Telecom Corp of New Zealand has said it is investigating structural separation, possibly spinning off its network company Chorus, so it can participate in the government’s NZD3 billion (USD2 billion) Ultra Fast Broadband Initiative. The Kiwi government has said telecoms retailers that also operate networks, such as Telecom, will not be allowed to participate in the planned public-private national fibre-optic network. Telecom is worried that if it does not get involved in the new broadband network it may be left behind other possible ultra fast network providers such as Vector and Canada’s Axia NetMedia Corp. However, Telecom’s participation in the new network could see it worth more than half the company’s current value. In an interview with Dow Jones Newswires, chief executive Paul Reynolds said Telecom was very keen to take part in the ultra fast broadband network and this meant structural separation had to be an option. ‘We are looking at it amongst other options, precisely what shape it would take, what the work up structures would be, what assets would be included, what products; are all the things that are under internal discussion and indeed are being discussed,’ he added. Telecom could make a final decision about separation around the time the government announces details of the ultra fast network roll out, probably after September.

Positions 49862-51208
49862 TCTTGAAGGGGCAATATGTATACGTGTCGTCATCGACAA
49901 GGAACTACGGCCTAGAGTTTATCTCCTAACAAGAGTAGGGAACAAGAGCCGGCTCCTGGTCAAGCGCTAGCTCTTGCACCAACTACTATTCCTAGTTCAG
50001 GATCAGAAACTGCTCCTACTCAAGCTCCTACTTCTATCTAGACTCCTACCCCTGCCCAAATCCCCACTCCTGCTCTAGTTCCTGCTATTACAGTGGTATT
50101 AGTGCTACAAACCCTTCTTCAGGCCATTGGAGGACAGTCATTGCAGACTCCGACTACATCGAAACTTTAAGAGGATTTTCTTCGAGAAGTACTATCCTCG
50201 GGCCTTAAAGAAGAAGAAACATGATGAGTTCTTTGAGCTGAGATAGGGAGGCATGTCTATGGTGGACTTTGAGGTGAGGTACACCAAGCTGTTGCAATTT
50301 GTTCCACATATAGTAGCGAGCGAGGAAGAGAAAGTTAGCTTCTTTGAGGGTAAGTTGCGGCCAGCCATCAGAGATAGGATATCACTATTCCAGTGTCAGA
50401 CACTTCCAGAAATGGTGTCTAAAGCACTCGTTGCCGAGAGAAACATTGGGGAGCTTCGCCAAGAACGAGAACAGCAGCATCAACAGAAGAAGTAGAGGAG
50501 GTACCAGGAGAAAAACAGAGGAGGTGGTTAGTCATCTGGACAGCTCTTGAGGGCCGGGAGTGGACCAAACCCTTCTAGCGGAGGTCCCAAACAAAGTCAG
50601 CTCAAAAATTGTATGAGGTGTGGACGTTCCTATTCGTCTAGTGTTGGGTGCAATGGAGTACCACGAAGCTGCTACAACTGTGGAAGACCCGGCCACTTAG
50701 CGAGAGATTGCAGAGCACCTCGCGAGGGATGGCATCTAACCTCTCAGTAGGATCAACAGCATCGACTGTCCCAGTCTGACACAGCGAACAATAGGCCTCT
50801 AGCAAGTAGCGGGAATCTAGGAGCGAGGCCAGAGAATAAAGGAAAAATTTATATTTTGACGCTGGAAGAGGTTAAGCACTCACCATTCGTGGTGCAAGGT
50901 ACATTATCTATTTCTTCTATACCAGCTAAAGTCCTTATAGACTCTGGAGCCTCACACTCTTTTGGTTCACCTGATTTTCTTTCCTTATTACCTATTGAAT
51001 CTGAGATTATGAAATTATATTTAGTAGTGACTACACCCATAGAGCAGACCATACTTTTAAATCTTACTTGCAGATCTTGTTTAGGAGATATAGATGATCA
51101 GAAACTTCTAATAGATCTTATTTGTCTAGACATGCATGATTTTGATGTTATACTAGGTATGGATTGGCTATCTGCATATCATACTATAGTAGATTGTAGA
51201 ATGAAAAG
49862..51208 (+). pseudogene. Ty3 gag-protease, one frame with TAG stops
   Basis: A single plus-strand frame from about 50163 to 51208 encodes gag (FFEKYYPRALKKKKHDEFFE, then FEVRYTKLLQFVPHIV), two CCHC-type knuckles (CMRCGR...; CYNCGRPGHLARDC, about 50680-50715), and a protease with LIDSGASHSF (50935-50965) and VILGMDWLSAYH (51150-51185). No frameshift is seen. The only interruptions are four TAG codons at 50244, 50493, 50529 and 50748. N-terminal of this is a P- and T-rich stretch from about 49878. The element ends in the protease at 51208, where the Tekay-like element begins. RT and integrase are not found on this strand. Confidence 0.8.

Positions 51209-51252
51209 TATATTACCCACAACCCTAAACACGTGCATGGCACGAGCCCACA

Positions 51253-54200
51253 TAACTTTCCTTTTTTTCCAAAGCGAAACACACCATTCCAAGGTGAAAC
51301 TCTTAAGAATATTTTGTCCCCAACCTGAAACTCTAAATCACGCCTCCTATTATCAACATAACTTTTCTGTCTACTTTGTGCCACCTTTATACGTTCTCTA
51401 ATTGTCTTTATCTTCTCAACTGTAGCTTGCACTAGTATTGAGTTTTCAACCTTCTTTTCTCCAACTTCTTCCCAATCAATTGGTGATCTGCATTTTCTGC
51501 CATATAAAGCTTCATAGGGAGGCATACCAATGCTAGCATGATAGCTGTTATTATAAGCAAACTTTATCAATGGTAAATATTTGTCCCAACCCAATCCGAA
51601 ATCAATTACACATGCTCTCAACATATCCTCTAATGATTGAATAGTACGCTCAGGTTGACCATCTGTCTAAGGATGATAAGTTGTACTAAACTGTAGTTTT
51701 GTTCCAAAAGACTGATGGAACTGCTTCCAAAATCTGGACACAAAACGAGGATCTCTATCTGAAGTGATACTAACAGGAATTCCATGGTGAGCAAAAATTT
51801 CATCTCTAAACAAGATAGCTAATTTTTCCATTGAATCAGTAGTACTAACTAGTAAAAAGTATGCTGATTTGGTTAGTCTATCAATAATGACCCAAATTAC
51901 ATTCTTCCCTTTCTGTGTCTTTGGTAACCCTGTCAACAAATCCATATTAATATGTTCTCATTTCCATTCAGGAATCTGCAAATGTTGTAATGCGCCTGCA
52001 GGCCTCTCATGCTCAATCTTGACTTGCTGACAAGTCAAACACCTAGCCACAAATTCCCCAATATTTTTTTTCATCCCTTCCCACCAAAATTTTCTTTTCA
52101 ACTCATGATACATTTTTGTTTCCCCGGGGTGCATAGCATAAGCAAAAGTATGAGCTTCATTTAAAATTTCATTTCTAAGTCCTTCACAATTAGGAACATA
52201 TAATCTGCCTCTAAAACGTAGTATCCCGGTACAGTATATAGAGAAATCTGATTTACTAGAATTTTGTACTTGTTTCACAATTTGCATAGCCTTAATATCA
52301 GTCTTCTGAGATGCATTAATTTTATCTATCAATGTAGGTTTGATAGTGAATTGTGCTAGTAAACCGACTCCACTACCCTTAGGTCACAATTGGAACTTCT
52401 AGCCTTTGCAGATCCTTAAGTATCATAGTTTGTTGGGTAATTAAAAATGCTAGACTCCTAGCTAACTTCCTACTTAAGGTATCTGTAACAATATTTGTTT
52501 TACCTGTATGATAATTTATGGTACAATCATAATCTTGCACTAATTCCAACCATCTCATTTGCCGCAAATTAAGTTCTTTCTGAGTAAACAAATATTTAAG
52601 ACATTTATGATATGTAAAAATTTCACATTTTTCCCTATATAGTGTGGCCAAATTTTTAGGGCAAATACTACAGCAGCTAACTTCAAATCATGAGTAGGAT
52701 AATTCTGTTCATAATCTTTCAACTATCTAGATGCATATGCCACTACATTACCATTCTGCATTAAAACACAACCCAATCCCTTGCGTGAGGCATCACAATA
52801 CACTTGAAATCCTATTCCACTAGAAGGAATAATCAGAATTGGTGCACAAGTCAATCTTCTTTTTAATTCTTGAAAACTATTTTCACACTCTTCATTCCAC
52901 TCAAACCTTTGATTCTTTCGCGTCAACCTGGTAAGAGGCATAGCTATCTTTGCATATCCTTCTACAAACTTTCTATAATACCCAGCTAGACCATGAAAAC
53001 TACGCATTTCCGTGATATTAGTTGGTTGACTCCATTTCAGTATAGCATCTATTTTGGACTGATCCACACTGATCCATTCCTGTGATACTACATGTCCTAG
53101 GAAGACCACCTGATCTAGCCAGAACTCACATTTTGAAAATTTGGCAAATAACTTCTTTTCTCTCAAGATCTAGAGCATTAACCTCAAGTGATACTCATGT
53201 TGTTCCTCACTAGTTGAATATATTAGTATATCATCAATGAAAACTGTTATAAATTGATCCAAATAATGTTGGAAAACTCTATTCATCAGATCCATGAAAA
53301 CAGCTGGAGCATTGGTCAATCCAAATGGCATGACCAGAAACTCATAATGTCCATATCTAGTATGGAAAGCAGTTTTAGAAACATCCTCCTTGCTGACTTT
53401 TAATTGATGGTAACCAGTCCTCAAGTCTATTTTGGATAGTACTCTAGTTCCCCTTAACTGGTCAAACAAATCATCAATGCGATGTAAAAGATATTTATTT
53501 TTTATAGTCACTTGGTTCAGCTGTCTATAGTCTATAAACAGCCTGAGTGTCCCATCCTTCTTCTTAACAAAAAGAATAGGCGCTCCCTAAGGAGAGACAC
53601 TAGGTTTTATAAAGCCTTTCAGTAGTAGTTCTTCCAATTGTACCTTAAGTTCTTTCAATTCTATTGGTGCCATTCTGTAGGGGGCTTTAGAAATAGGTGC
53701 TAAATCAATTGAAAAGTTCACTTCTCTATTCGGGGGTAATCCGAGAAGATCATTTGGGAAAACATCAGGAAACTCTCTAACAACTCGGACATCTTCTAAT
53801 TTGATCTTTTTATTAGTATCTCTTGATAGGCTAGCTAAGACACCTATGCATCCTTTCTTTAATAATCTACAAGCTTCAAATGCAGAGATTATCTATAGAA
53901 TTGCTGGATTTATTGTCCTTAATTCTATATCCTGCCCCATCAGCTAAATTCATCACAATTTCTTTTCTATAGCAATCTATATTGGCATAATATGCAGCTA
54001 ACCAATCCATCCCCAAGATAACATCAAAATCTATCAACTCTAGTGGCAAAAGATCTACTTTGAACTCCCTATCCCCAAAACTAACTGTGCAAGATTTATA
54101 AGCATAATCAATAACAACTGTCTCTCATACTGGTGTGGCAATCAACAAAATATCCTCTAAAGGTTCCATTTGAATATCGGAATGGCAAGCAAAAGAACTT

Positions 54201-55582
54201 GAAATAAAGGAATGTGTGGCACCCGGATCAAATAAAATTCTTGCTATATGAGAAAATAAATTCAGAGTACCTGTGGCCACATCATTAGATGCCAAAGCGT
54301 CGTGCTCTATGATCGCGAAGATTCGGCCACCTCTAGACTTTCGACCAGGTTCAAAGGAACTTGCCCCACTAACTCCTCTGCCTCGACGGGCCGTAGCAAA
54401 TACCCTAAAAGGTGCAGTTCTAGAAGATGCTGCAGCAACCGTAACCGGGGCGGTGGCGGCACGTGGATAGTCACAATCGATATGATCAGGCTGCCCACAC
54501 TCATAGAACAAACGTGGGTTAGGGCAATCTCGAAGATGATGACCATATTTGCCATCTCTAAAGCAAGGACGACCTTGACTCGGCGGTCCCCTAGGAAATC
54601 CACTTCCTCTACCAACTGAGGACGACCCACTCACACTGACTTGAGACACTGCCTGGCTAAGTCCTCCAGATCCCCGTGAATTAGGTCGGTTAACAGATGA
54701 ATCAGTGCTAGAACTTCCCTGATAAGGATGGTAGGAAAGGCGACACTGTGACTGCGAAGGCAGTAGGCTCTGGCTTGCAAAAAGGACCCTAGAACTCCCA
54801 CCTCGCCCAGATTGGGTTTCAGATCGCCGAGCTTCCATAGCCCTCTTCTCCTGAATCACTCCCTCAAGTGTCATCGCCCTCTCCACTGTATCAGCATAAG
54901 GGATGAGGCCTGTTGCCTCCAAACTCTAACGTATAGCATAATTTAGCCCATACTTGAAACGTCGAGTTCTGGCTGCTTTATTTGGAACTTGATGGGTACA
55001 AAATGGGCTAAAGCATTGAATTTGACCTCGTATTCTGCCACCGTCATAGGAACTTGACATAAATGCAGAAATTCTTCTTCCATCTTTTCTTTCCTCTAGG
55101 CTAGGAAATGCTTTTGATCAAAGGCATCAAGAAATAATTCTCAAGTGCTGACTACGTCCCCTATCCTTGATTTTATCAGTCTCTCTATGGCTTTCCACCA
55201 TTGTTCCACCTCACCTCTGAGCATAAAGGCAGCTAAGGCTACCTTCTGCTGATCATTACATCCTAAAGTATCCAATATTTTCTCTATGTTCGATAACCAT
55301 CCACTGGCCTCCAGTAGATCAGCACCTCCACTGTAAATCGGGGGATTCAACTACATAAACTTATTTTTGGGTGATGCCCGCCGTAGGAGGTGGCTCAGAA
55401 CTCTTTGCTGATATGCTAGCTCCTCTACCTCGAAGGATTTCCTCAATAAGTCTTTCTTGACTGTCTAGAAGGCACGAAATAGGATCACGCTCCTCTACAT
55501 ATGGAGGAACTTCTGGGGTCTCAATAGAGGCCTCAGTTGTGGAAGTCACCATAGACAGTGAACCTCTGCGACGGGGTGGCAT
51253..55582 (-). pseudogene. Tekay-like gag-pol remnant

Telecom is already in the process of building a NZD1.3 billion fibre-to-the-street broadband network that it has estimated will be accessible to 84% of the population in less than two years. The network, which Telecom has confirmed will still be completed, will not deliver speeds as fast as the planned ultra fast fibre network into which the government will inject NZD1.5 billion, to be matched by private sector investment.